ICC's D50 vs sRGB D65 problems

Its slightly different for measurement of self-luminous sources (e.g. a display) vs. reflective samples (e.g. a print). For the display, the SPD is whatever light comes out of the screen*, there is no separate illuminant involved. For the reflective print, the SPD is the product of the reflectance spectrum of the print and the illuminant (D65, D50 etc.).

*ignoring any ambient light reflected from the surface of the display, which you usually try to minimise.

The notion of a “common ground” intermediary is replete through resilient architectures. Network byte order, for instance, helps to keep the endians straight between computers without everyone maintaining a big table of architectures’ endians.

XYZ/D50 forms that common ground in ICC profile-based color management. Cameras don’t have to know about display characteristics including white point, and vice versa. And, more fundamentally, you need both primaries and a white point to transform color image data from one color space to another.

Network byte order

Since at least the 80s computers used little endian instead, why is big endian still being used in standards…

Take that question to a networking forum. I was using network order as an example of a “connection space”, where the endpoints didn’t need to know each other’s specifics. That’s what XYZ/D50 is to ICC profile-based color management. And again, you do need both primaries and a white point to do the transform math.

Thanks all for the patient explanations by the way!

Recently, I’ve been messing with baking white balance into my camera profiles. By way of background, most tutorials about making camera profiles tells you to shoot the target, then develop it to a TIFF including white balance correction. Based on recent discussions here, I decided to try making target TIFFs without white balance correction, and let the conversion from camera space to a working space like Rec2020 also handle the chromatic adaptation from camera white to the working profile’s white point. For grins, here’s the XYZ media white point of such a camera profile:

[ICC_Profile] Media White Point : 4.89584 5.11565 4.00757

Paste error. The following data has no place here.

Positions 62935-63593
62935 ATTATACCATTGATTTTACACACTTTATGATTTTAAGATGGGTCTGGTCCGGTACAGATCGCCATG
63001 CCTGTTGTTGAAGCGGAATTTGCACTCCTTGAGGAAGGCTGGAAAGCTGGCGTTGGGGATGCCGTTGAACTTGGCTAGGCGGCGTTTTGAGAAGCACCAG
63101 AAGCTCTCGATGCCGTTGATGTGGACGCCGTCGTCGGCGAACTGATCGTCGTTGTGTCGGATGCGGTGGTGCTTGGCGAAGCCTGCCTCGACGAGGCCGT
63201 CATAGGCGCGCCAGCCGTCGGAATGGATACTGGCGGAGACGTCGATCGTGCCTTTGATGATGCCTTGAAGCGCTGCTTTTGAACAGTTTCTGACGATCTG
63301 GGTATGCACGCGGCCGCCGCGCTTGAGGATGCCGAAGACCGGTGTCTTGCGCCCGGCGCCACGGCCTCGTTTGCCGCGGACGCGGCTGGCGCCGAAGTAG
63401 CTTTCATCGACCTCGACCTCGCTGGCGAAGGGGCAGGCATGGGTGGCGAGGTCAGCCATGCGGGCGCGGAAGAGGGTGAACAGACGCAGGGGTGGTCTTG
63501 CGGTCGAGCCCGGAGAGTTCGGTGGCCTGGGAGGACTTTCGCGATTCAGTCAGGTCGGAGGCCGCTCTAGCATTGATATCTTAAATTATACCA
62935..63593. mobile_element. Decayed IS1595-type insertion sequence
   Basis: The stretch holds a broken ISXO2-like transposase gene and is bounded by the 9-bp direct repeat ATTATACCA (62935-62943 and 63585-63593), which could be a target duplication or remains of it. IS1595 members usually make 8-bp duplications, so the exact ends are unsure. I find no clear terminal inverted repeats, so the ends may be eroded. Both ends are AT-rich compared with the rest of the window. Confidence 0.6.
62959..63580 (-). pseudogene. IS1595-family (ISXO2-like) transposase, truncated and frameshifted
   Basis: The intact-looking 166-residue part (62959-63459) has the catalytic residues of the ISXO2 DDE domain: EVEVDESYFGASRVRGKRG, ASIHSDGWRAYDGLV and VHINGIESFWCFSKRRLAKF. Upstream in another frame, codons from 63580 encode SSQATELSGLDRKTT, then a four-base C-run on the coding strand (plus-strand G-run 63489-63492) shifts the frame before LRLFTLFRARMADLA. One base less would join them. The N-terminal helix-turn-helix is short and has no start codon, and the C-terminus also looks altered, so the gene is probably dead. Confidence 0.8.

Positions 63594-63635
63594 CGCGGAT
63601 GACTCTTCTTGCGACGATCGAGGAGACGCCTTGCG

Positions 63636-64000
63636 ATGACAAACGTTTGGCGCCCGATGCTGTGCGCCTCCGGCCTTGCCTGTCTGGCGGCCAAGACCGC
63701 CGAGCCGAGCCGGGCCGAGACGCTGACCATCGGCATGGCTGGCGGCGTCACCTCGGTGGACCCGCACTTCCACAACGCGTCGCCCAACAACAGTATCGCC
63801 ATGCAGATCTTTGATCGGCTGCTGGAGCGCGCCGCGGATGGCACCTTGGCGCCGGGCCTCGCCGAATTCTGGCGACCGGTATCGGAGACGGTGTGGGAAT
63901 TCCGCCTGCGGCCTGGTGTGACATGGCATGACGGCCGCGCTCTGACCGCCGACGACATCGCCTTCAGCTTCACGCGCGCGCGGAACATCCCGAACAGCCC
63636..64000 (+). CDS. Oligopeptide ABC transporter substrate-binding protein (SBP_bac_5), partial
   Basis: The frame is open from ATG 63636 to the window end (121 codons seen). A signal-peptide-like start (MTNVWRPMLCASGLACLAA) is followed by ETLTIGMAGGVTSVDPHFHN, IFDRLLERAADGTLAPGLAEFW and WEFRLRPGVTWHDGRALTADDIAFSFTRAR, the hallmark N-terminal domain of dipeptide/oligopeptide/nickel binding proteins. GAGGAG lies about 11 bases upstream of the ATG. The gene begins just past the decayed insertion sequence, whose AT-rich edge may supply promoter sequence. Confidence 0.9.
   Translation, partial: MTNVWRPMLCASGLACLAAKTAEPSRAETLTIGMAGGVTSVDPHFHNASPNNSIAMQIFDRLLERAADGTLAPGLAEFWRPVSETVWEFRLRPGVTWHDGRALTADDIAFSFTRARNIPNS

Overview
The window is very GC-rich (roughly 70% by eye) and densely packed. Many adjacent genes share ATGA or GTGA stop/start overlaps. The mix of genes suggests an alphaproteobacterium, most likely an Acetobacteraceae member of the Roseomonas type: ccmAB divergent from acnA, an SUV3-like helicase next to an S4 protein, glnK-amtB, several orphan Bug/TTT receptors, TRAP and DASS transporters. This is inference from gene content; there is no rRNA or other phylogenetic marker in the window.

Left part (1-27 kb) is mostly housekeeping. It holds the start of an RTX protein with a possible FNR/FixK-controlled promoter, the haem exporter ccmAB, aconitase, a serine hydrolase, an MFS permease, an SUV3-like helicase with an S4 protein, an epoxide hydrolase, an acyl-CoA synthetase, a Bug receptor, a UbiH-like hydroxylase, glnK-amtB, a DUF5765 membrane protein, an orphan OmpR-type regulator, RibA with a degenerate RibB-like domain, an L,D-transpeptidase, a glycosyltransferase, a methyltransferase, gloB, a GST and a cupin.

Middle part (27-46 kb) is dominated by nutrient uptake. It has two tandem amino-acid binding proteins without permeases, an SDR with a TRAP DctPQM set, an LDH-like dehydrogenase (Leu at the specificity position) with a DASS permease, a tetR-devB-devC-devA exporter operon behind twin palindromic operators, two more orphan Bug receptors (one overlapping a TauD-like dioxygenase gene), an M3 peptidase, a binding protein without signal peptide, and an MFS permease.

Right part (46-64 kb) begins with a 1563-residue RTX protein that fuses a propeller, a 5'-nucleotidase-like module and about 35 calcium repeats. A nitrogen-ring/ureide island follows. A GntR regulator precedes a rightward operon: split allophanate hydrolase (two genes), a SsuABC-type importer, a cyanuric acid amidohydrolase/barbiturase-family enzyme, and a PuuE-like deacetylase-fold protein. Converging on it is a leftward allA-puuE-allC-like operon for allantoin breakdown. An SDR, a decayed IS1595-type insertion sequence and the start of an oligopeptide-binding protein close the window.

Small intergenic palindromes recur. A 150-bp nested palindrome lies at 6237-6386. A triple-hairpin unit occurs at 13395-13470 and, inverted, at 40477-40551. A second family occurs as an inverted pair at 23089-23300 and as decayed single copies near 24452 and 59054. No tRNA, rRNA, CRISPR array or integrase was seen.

The color management library I’m using in my programs, LittleCMS, does the chromatic adaptation from that wild triplet to the destination’s white point, then it does the color transform. Sounds weird, but it does work.

Thing is, XZY/D50 as the intermediary keeps me from having to develop a different camera profile for every destination space. Not so bad for going to a working profile, but displays and printers all have their particular white points, so some common ground color space and white point is needed to keep from having to maintain a rat’s nest of device->device transforms.

It didn’t have to be D50; they could have picked D65, or some other triplet. The key point is, they picked one, and all parties know what it is…

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FSVO computers. I spend my working day on current big endian computers. And many computers are now “bi-endian”. But as Glenn said, that’s just an aside, not the topic at hand.

Here are my 2cts, after having spent quite some time trying to understand the role of D50 in ICC profiles and applying the math to see if I got the concepts right.

I think that one of the main points is that one should not look at the intermediate XYZ values in an RGB -> RGB ICC conversion. Independently from ICC profiles, a conversion between two matrix-based colorspaces (i.e. defined by some primaries, like sRGB, AdobeRGB, Rec.2020, etc…) processes in the following way:

  • RGBin -> XYZ(WPin) using the source colorspace primaries, therefore giving XYZ values relative to the WP of the source colorspace (for ex. D65 in the sRGB case)

  • chromatic adaptation from source to destination WP. If the Bradford method is used, this bold down to multiplying a 3x3 matrix that I will call WPin_to_WPout

  • XYZ(WPout) -> RGBout using the primaries of the destination colorspace

More schematically:

XYZ(WPin) = RGBin_to_XYZ * RGBin

XYZ(WPout) = WPin_to_WPout * XYZ(WPin)

RGBout = XYZ_to_RGBout * XYZ(WPout)